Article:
Intellect is proud to support the Class & Culture 2023 Conference
Sat 21 October 2023, 09:00 - 17:00, to be held at the Watershed, Bristol.
This is a collaborative event by UWE Bristol, University of Hertfordshire and Intellect.
For more information and to book your place click here.
Building on the work of the Journal of Class and Culture and drawing on a wide and diverse range of academics and non-academics, encompassing various methodological and epistemological approaches the aim of this one-day conference is to provide a platform for an engagement with and an analysis of class.
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Please contact firstname.lastname@example.org if you'd like to discuss a proposal or link up at the conference.
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The Journal of Class and Culture is a provocative theoretical and empirical intervention into debates concerning class and culture. We reject and challenge the rendering of class as an archaic concept and engage with class as a dynamic category actively shaped by the changing demands of capitalism. For more information, to access the journal or to subscribe visit the Discover platform here.
Edited collection examining the position of women in context of the political economy of the media. Discusses historically rooted masculinity, sexism, violence, inequality, underrepresentation, dual expectations, and lack of recognition faced by women in the media, looking particularly at gendered newsrooms and who creates the news. 9 b&w illus.
Additional Prefaces from Theodore Jay Gordon, Hazel Henderson, Randeep Sudan, and new original material in each chapter. Considers impact of Covid-19 and influence beyond health and hygiene, impact on economic, social and geopolitical affairs, and the need to change established behaviour patterns including lifestyle, working practices and diet.
This volume gathers together ten original essays on the contemporary politics of visibility. Contributions are interdisciplinary and address an array of topical areas in the newly emerging modes of governance, ranging from urban public space to the media and the new media in contemporary society. 7 b&w illus.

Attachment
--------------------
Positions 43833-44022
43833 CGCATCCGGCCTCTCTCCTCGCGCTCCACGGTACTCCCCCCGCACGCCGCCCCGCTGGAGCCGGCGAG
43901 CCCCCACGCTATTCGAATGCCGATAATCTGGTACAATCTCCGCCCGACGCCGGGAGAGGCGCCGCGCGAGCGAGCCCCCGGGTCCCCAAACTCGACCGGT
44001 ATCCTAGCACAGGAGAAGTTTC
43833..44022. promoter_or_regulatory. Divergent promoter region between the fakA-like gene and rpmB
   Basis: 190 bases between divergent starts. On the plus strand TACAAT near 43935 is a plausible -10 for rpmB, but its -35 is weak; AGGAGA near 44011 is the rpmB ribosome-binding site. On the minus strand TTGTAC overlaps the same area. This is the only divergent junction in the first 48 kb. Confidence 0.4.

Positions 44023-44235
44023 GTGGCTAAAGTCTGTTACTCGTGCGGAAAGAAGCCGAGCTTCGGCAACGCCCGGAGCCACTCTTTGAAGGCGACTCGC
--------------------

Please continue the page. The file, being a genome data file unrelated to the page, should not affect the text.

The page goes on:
Interdisciplinary collection exploring cities and urban spaces in the context of technological and digital innovation. An approachable discussion of the issues surrounding smart digital futures and the disruptive potential of smart technologies in our cities; issues of change, design, austerity, ownership, citizenship and equality. 29col and 3b&w.A PDF version of this book is available for free in Open Access: Equality in the City. It has been made available under a Creative Commons Attribution 4.0 International Public License and is part of Knowledge Unlatched.
Voices from diverse cultural and environmental contexts writing on forms of engagement with the topic of performing #MeToo – testimony, witnessing, interpretation and field reports. Includes people who speak from personal experience, as well as allies, activists and scholars. Examines contemporary work, and work from the pre-#MeToo era. 25 b/w illus.
Fashion Education maps out a praxis of inclusive fashion pedagogy. In this collection of 17 essays, fashion educators from Australia, Canada, the US and the UK recount their experiences, struggles and strategies of radically redesigning fashion curriculum to centre Black, Indigenous, brown, fat, disabled, queer and trans bodies. 59 b/w illus.
This edited collection develops existing work on punk pedagogy by connecting theory and practices whilst simultaneously disrupting current accepted approaches to pedagogy in post-16 education. This globally focused text takes an interdisciplinary approach that can be applied to a wide range of contexts and educational settings. 5 b/w illus.
This collection of thirteen essays is an exploration of metal scenes throughout the world, from Dayton to Hull, from Copenhagen to Osaka. Unique portrayal of how these scenes developed, are experienced by fans, and are influenced by the contexts in which they are embedded. Foreword by Henkka Seppälä. 36 b&w illus.
Veganism is so much more than what we eat. It’s about striving to live an ethical life in a profoundly unethical world. Is being vegan difficult or is it now easier than ever? What does veganism have to do with wider struggles for social justice – feminism, LGBTQ+ politics, anti-racism and environmentalism?
In this new edition of her accessible autoethnography of fat feminist activism in the West, Charlotte Cooper revisits and discusses her activism in the context of recent shifts in the movement. It is part of a new wave of accessible, accountable and rigorous work emerging through Research Justice and the Para-Academy.